Taken From The Biographical Record of Bureau, Marshall and Putnam Counties,
Chicago: The S. J. Clarke Publishing Company 1896
Henry Fuller, circuit clerk and ex-officio recorder of Bureau County is numbered among those sterling citizens of Princeton who are true to the best interests of town, county, state and nation, and in a volume of this character no one is more deserving of mention. He was born in New York City, December 6, 1852, and is a son of Ira E. and Kate (Withall) Fuller, the former a native of New Hampshire, and the latter of England. The father was a farmer of Illinois, to which state he removed in 1858, locating first at Princeton, but later returned east, and on again coming to this state settled in De Kalb County, where for about twenty years he engaged in agricultural pursuits. He died in 1885, at the age of seventy-three years. He was a Baptist in religious belief and quite prominent in church councils. His wife, who is still living makes her home upon a farm at Rollo, De Kalb County, at the age of sixty-four years. Our subject is the oldest in their family of four children, the others being Belle, wife of Charles Whitman of Baraboo Wisconsin; Josie, who is with her mother and Edgar, who operated the home farm.
Mr. Fuller, of this review, was educated at Princeton, being one of the pupils to be admitted to the high school when it was first opened. In 1877 he led to the marriage altar Miss Ella G. Whitver, a daughter of John and Mary Whitver, old residents of Bureau county, having come from Tuscarawas county, Ohio in 1852. The parents are widely and favorably known and are numbered among the prominent residents of Walnut Township. To our subject and his wife have been born four children, the joy and pride of the home, namely; Clarence, now deceased; Ira Edgar, Kate Darline and Gertrude Belle.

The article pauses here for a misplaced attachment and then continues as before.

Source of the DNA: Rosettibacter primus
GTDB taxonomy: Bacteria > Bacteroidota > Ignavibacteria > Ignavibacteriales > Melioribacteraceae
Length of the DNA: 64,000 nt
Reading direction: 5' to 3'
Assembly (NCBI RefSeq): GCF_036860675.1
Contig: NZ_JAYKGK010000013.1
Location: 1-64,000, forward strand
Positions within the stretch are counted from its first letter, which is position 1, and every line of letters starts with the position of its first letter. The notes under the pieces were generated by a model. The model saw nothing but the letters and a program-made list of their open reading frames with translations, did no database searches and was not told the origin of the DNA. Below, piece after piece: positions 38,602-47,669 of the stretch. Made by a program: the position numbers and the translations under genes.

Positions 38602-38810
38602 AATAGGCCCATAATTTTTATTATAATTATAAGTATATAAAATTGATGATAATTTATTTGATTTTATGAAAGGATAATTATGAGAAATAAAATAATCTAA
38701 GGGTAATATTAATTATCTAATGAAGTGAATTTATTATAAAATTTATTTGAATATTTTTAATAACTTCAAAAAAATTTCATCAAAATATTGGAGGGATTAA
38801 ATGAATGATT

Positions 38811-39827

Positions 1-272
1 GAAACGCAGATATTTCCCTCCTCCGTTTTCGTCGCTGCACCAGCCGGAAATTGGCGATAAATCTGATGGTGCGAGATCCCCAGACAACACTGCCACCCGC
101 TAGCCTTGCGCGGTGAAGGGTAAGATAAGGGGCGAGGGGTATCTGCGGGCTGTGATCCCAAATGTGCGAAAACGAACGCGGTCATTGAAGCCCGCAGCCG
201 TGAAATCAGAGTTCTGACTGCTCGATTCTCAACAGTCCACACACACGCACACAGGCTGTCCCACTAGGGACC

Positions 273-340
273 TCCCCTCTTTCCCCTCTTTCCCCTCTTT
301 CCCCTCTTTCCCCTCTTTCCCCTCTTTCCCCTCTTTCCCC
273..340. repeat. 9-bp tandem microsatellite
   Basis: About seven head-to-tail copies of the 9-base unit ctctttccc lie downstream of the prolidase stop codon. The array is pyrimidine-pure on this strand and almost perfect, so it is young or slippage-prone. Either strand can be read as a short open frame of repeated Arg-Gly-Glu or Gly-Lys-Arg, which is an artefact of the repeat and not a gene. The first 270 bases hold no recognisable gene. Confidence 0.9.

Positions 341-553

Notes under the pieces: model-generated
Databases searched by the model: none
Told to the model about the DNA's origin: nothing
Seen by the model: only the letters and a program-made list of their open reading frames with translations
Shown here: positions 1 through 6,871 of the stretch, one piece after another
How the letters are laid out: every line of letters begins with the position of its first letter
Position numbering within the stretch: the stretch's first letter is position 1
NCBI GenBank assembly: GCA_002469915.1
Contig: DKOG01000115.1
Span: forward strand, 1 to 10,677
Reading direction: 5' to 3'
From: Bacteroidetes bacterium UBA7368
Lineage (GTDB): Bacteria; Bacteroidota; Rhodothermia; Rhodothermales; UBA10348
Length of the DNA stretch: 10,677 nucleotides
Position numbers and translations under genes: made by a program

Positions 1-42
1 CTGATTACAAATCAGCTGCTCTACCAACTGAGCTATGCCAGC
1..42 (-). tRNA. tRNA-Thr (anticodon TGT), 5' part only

For a time Mr. Fuller engaged in farming on his own account, but his attention has mostly been given to official duties and merchandising. From 1879 to 1892 he was engaged in the mercantile business at Walnut Hill, Illinois. He has always taken a lively interest in political affairs, and held the office of clerk of his township for about ten years, also school treasurer for the same time. In fact, he has held public trusts for the past twenty years.
In 1892 he was nominated and elected circuit clerk, was renominated by acclamation, there being no opposition, and is now acceptably filling that office, his present term expiring in December, 1896. He has given excellent satisfaction to his constituency and all concerned as is evinced by his again being renominated to the same office and his election in 1896. He is in the prime of a vigorous manhood and has many years of usefulness before him according to life's expectancy. In politics he has always been an uncompromising republican, in favor of a high protective tariff, and is in every way a worthy and esteemed citizen. Socially he is connected with the Modern Woodmen of America, while religiously his estimable wife is a member of the Methodist Episcopal church.